a. the principal or assistant principal of the school at which either the alleged perpetrator or alleged victim attends or is employed;
b. an immediate supervisor if the individual making the complaint Is an employee;
c. the executive director of human resources if the alleged perpetrator or alleged victim is an employee of the school system (or the superintendent if the executive director of human resources is the alleged perpetrator);
d. the Title IX coordinator for claims of sex discrimination or sexual harassment (see policy 1710/4021/7230 for contact information);
e. the Section 504 coordinator or the ADA coordinator for claims of discrimination on the basis of a disability (see policy 1710/4021/7230 for contact information); or
f. for claims of other forms of prohibited discrimination, the applicable civil rights coordinator as established in policy 1710/4021/7230.
g. In addition, complaints may be filed with:
Office for Civil Rights
U.S. Department of Education
4000 Maryland Ave, SW
Washington, DC 20202-1475
Telephone: 202-453-6020 TDD: 800-877-8339
FAX: 202-453-6021 Email: OCR.DC@ed.gov
2. Time Period for Filing a Complaint
A complaint should be filed as soon as possible but no later than 30 days after disclosure or discovery of the facts giving rise to the complaint. Complaints submitted after the 30-day period may be investigated; however, individuals should recognize that delays in reporting may significantly impair the ability of school officials to investigate and respond to such complaints.
3. Informal Resolution
The board acknowledges that many complaints may be addressed informally through such methods as conferences or mediation. The board encourages the use of informal procedures such as mediation to the extent possible; however, mediation or other informal procedures will not be used to resolve complaints alleging sexual assault or sexual violence, complaints by a student of sexual harassment perpetrated by an employee, or when otherwise inappropriate. Informal procedures may be used only if the parties involved voluntarily agree.
If an informal process is used, the principal or other designated personnel must (1) notify the complainant that he or she has the option to end the informal process and begin formal procedures at any time and (2) make a copy of this policy and other relevant policies available to the complainant. Any informal process should be completed within a reasonable period of time, not to exceed 30 days unless special circumstances necessitate more time. If informal procedures fail to resolve the matter in a reasonable period of time or are inappropriate, or if the complainant requests formal procedures, the complaints will be investigated promptly, impartially, and thoroughly according to the procedures outlined in the remainder of this policy.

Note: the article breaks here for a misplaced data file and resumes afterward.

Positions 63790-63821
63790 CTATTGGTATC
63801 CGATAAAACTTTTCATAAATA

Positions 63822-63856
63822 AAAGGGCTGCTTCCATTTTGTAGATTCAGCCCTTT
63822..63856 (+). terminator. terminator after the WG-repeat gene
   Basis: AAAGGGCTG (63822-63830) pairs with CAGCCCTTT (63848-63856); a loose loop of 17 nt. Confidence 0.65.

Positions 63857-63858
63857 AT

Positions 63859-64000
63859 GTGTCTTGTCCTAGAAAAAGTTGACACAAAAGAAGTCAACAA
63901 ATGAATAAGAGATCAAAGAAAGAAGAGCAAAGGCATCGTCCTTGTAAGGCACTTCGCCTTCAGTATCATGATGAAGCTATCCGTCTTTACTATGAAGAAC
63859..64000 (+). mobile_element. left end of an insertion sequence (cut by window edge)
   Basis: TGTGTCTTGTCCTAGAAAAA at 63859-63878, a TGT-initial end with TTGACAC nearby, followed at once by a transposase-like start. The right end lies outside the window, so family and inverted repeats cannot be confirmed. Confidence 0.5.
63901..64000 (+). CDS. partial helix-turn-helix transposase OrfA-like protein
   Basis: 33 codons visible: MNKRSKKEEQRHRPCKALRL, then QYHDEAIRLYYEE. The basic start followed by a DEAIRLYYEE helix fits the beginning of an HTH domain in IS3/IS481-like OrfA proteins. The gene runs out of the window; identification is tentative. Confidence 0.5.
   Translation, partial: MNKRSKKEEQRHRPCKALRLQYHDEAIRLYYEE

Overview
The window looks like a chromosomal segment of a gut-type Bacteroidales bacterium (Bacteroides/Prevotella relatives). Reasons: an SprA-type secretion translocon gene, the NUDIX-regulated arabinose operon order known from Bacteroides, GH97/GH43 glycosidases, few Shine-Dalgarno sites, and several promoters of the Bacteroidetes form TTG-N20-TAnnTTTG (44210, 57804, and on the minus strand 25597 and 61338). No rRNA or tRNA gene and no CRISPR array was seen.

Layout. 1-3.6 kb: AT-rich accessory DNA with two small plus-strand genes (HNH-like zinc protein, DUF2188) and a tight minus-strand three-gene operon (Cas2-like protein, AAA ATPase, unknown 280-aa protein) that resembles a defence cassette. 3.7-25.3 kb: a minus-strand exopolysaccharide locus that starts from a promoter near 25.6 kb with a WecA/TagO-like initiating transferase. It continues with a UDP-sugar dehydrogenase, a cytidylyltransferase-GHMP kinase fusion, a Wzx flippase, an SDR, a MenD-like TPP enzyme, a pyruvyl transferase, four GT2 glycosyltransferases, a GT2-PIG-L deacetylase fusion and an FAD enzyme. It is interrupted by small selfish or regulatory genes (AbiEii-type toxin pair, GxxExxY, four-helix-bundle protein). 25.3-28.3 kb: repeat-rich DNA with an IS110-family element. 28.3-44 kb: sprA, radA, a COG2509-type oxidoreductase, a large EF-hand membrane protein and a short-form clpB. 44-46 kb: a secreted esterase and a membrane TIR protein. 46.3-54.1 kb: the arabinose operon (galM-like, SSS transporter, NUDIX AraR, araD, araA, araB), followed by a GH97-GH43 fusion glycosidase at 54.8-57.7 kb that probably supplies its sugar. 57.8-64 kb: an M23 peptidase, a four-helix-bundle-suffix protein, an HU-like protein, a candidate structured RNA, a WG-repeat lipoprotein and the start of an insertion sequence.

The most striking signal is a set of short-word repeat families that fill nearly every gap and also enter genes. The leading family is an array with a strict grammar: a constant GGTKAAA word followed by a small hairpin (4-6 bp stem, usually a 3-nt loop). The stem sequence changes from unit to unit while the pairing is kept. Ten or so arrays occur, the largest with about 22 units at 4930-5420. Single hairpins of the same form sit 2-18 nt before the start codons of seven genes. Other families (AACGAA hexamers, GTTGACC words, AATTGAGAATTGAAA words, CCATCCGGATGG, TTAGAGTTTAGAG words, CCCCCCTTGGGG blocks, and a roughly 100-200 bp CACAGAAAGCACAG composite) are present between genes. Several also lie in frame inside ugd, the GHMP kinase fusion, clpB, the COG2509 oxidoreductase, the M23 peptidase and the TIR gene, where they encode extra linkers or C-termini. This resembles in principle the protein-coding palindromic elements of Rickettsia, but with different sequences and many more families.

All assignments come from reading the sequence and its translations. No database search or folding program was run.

1. Initiating the Investigation
a. Whoever receives a complaint of discrimination, harassment, or bullying pursuant to subsection C.1. shall immediately notify the appropriate investigator who shall respond to the complaint and investigate. The investigator of a complaint is determined as follows.
i. If the alleged incident occurred under the jurisdiction of the principal, the investigator is the principal or designee, unless the alleged perpetrator is the principal, the executive director of human resources, the superintendent, or a member of the board. If the alleged perpetrator is any other employee, the principal or designee shall conduct the investigation in consultation with the executive director of human resources or designee.
ii. If the alleged perpetrator is the principal, the executive director of human resources or designee is the investigator.
iii. If the alleged incident occurred outside of the jurisdiction of a principal (for example, at the central office), the assistant superintendent of human resources or designee is the investigator unless the alleged perpetrator is the assistant superintendent of human resources, the superintendent, or a member of the board.
iv. If the alleged perpetrator is the executive director of uman resources, the superintendent or designee is the investigator.
v. If the alleged perpetrator is the superintendent, the board attorney is the investigator. (In such cases, whoever receives a complaint of discrimination, harassment, or bullying shall immediately notify the executive director of human resources who shall immediately notify the board chair. The board chair shall direct the board attorney to respond to the complaint and investigate.)